British Valentine, Matilda and Churchill Tanks were all supplied to the Russians, though they did not think highly of them as they were too slow, not suitable for cross country operations and under gunned compared to their Russian counter-parts. Most were used as training vehicles.
    Some front line units did use Shermans for a short while before they were either disolved (Due to losses.) or re-equipped with more up to date Soviet models.

    I know virtually all the production run of the American Air Cobra (P-39?) fighter were sent to Russia because the USAAF rejected them, prefering Mustangs and Thunderbolts. Also Mitchell bombers were sent from the US.

    Herr Hartmann is not correct in saying that most went via Alaska, considerable amounts were shipped from the USA to Archangel and Murmansk by sea via the UK and Iceland. If you need specific figures, I will try and find them for you, but it will take a while!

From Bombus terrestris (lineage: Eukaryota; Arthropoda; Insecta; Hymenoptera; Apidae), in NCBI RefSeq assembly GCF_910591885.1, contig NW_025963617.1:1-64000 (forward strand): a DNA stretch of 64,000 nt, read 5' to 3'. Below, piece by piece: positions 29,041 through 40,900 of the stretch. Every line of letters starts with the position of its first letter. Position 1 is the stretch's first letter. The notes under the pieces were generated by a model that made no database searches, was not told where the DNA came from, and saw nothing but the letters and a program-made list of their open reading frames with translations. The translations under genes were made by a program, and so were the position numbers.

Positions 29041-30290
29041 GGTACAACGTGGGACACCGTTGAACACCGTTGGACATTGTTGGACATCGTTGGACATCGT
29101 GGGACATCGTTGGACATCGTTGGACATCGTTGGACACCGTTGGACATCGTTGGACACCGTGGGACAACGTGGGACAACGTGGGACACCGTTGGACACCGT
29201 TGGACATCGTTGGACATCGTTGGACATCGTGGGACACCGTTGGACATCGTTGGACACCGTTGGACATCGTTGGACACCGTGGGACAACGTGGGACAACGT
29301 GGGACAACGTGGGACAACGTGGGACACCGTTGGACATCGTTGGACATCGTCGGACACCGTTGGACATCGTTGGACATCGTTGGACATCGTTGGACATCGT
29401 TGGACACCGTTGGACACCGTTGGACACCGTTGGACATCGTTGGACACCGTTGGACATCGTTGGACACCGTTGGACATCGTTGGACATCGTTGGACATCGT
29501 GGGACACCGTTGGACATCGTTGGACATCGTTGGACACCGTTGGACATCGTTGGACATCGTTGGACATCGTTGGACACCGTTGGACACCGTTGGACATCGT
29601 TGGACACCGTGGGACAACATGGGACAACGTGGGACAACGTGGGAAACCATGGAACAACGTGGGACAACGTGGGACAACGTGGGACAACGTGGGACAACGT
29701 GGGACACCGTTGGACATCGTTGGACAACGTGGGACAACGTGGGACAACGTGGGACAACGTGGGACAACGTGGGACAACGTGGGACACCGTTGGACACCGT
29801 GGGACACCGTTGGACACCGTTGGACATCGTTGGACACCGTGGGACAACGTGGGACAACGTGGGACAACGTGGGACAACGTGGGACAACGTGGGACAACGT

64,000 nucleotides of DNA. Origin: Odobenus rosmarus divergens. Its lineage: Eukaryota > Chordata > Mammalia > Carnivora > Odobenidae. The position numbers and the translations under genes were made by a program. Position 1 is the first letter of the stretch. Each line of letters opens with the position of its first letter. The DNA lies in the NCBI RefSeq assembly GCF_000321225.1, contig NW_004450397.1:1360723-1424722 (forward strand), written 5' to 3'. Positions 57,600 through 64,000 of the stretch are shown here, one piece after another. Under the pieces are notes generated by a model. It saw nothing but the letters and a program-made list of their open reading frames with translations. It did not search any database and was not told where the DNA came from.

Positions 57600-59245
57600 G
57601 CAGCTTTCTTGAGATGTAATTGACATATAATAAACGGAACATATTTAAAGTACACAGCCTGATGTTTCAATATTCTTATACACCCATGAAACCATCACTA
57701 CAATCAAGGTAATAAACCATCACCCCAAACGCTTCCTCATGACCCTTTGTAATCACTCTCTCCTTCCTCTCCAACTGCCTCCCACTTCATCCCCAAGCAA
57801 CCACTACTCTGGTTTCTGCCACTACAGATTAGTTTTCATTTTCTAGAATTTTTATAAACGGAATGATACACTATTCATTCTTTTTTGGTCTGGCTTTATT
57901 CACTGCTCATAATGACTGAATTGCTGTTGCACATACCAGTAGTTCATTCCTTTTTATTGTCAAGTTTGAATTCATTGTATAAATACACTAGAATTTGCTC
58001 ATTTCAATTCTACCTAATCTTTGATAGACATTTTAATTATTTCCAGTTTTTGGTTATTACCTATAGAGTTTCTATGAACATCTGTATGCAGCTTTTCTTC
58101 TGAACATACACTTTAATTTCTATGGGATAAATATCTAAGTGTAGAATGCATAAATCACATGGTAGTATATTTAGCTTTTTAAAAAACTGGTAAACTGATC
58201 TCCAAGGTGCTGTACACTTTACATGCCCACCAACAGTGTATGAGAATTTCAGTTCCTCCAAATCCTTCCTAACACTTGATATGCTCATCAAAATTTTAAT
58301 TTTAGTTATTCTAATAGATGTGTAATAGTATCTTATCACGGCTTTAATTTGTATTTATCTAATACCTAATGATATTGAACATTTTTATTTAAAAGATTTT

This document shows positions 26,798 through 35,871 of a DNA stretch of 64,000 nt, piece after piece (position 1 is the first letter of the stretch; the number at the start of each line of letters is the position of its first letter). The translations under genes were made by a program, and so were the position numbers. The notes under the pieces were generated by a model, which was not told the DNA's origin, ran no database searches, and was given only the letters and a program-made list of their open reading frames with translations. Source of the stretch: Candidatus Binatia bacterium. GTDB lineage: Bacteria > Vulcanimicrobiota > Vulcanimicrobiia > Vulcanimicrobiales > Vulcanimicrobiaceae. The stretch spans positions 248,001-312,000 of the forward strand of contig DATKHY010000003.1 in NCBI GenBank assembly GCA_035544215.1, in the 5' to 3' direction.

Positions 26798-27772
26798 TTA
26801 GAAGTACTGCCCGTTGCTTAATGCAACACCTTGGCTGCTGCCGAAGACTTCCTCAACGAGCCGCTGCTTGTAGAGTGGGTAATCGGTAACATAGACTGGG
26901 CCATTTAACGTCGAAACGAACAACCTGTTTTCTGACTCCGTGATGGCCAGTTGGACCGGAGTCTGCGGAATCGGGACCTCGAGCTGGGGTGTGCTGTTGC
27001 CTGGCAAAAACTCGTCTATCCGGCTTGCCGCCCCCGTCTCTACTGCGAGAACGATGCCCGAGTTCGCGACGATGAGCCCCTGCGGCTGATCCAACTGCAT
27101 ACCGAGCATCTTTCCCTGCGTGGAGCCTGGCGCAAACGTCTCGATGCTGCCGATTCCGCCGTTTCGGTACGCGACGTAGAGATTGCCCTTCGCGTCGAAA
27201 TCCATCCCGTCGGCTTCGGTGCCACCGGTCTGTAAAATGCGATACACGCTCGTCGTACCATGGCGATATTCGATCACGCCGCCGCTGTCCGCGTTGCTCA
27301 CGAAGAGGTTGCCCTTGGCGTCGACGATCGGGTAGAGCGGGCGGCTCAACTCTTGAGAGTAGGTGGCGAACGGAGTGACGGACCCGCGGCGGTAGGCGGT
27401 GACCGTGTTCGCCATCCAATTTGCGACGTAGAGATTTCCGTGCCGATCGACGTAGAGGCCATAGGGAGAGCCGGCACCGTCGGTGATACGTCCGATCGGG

Regards,

    Richard Murphy
    Bletchley
    England
     
  6. Erich Hartmann

    Erich Hartmann Member

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    Richard-
    Shipments via Iceland and the UK took the majority of the load? Thanks; Doubleday's "Illustrated Aircraft of WWII" was incorrect. Thanks. Yes, the Bell P-39 was the Air Cobra, but the USAAF deployed a significant number of the problematic planes to the Pacific theatre as well.
     
  7. MDF

    MDF recruit

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    Hello all,